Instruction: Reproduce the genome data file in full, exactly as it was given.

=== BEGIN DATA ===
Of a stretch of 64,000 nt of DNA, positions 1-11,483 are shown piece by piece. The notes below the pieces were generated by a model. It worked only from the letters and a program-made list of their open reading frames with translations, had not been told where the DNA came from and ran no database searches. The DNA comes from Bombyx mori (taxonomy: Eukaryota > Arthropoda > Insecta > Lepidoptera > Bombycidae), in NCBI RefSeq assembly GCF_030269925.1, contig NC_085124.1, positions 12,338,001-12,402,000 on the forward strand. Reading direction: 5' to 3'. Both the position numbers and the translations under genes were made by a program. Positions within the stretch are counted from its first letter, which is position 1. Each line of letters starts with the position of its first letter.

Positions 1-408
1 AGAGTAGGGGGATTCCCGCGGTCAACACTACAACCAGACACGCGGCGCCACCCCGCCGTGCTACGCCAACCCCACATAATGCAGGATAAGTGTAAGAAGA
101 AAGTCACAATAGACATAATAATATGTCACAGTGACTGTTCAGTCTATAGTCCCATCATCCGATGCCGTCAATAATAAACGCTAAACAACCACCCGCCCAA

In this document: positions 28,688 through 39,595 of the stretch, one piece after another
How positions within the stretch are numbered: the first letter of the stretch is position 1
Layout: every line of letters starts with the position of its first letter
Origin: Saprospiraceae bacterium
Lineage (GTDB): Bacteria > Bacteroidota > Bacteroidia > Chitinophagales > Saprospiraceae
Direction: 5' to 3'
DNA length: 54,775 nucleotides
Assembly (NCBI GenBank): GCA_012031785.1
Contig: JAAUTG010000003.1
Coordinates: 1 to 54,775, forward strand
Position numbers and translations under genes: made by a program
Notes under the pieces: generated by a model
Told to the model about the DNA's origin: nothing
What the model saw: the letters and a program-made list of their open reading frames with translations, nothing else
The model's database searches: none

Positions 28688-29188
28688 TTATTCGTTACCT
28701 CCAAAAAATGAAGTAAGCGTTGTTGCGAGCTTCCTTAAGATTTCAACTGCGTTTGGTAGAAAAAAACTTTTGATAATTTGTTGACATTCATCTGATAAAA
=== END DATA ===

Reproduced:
Of a stretch of 64,000 nt of DNA, positions 1-11,483 are shown piece by piece. The notes below the pieces were generated by a model. It worked only from the letters and a program-made list of their open reading frames with translations, had not been told where the DNA came from and ran no database searches. The DNA comes from Bombyx mori (taxonomy: Eukaryota > Arthropoda > Insecta > Lepidoptera > Bombycidae), in NCBI RefSeq assembly GCF_030269925.1, contig NC_085124.1, positions 12,338,001-12,402,000 on the forward strand. Reading direction: 5' to 3'. Both the position numbers and the translations under genes were made by a program. Positions within the stretch are counted from its first letter, which is position 1. Each line of letters starts with the position of its first letter.

Positions 1-408
1 AGAGTAGGGGGATTCCCGCGGTCAACACTACAACCAGACACGCGGCGCCACCCCGCCGTGCTACGCCAACCCCACATAATGCAGGATAAGTGTAAGAAGA
101 AAGTCACAATAGACATAATAATATGTCACAGTGACTGTTCAGTCTATAGTCCCATCATCCGATGCCGTCAATAATAAACGCTAAACAACCACCCGCCCAA

In this document: positions 28,688 through 39,595 of the stretch, one piece after another
How positions within the stretch are numbered: the first letter of the stretch is position 1
Layout: every line of letters starts with the position of its first letter
Origin: Saprospiraceae bacterium
Lineage (GTDB): Bacteria > Bacteroidota > Bacteroidia > Chitinophagales > Saprospiraceae
Direction: 5' to 3'
DNA length: 54,775 nucleotides
Assembly (NCBI GenBank): GCA_012031785.1
Contig: JAAUTG010000003.1
Coordinates: 1 to 54,775, forward strand
Position numbers and translations under genes: made by a program
Notes under the pieces: generated by a model
Told to the model about the DNA's origin: nothing
What the model saw: the letters and a program-made list of their open reading frames with translations, nothing else
The model's database searches: none

Positions 28688-29188
28688 TTATTCGTTACCT
28701 CCAAAAAATGAAGTAAGCGTTGTTGCGAGCTTCCTTAAGATTTCAACTGCGTTTGGTAGAAAAAAACTTTTGATAATTTGTTGACATTCATCTGATAAAA